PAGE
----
That's why I want to see what happens next with this case, especially with all the talk recently about community courts blahblah. The thing about Hooi's case is that they can afford to be more experimental about it than they can be with Iskandar's - Hooi's victim was a kitten, and as many animal lovers in Singapore have wont to find out, Singaporeans don't generally care about what happens to animals. (At least half of Singapore does care about their boobies going unmolested, though.)

I am an animal lover, mind you. I am particularly fond of cats, and I used to bottlefeed 4 day old kittens, toilet train them, wake up in the middle of the night twice to feed them. I used to choke on the tears that I couldn't cry when they died, because I'm an ENTJ and we don't do soft. Part of me wants Hooi castrated. But punishing him with more jail time is the easy way, and it only satisfies my - our - need for vengeance.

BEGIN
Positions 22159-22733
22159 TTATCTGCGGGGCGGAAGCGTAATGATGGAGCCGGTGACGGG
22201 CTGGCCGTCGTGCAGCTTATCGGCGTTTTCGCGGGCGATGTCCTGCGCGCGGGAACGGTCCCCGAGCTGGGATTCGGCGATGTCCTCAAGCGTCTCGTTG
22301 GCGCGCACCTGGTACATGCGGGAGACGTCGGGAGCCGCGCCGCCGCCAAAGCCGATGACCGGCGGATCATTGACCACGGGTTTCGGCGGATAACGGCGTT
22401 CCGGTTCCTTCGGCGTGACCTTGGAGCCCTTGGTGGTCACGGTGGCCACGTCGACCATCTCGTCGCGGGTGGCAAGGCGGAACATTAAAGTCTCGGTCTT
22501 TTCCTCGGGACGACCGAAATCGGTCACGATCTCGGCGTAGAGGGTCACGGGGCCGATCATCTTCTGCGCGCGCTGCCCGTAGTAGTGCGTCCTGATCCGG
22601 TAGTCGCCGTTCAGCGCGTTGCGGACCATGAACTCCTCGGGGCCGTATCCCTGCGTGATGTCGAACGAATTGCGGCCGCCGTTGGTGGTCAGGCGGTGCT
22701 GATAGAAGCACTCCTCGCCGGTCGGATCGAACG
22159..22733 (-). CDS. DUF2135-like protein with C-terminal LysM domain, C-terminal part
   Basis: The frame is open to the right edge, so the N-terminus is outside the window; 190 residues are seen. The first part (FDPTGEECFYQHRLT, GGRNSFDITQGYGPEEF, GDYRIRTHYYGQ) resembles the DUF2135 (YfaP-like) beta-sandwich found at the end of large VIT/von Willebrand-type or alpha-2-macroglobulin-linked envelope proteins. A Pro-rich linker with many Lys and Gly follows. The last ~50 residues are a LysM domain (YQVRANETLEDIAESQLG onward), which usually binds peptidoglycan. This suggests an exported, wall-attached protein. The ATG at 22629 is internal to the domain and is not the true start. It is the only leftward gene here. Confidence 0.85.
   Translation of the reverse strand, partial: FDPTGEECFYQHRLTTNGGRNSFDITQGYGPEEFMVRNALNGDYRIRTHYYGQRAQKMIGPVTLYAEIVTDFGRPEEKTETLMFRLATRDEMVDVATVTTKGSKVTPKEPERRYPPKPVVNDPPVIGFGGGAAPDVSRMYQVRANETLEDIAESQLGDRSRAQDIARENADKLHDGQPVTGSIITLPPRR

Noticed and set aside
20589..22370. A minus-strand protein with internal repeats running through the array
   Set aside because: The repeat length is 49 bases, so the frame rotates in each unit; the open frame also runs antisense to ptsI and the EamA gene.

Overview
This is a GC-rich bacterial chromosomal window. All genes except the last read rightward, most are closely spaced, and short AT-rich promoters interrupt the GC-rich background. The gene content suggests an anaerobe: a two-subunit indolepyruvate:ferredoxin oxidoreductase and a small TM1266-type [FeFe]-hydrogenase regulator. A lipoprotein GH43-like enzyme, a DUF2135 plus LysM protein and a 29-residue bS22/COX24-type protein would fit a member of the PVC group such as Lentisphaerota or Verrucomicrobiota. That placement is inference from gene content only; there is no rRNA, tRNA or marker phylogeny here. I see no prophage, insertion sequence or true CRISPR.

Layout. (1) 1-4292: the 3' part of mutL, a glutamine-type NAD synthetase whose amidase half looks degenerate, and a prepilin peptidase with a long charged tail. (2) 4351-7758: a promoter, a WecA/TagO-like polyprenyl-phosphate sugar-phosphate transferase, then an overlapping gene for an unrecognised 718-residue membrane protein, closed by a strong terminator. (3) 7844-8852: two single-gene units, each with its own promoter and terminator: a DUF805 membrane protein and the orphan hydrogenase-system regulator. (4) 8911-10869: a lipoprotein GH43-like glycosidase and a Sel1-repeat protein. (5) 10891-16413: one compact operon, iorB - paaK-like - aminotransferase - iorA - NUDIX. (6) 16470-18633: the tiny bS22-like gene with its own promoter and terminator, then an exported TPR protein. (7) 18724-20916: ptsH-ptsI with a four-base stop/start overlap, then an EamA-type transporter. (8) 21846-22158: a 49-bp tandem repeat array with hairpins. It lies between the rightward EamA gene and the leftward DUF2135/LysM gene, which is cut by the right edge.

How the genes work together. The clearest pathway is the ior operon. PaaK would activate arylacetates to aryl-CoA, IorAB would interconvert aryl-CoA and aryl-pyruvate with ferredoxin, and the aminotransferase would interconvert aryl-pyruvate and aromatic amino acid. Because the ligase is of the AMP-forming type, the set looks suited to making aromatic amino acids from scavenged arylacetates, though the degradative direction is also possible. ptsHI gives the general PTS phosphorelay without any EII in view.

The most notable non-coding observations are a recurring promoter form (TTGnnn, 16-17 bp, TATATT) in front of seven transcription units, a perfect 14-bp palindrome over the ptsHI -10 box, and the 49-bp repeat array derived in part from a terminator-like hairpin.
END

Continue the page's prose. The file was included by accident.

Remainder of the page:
And while we continue to not deal with the actual problem, another kitten's going to die.

(Incidentally, Ovidia Yu's got a play coming up called the Silence of the Kittens. There's an interesting dialogue session that will occur:

Sun, 6 August 5.30pm
LIFE: Strays and Critters: The Culling Fields
ART: The Silence of the Kittens

Furry friends or pernicious pests? We had our own era of The Culling Fields in 2003, where senseless phobia overtook logical procedure and a mass cull was ordered. Is there space for vermin in Singapore? Howare undesirables dealt with? How "open and inclusive" are we as a society?
Moderator: Paul Rae (Artistic Director, Spell #7, Academic)Points of View: Ovidia Yu (Playwright), Dawn Kua (Cat Welfare Society); Lucy Davis (Artist, Activist, Critic), Alex Au (Social Commentator, Activist)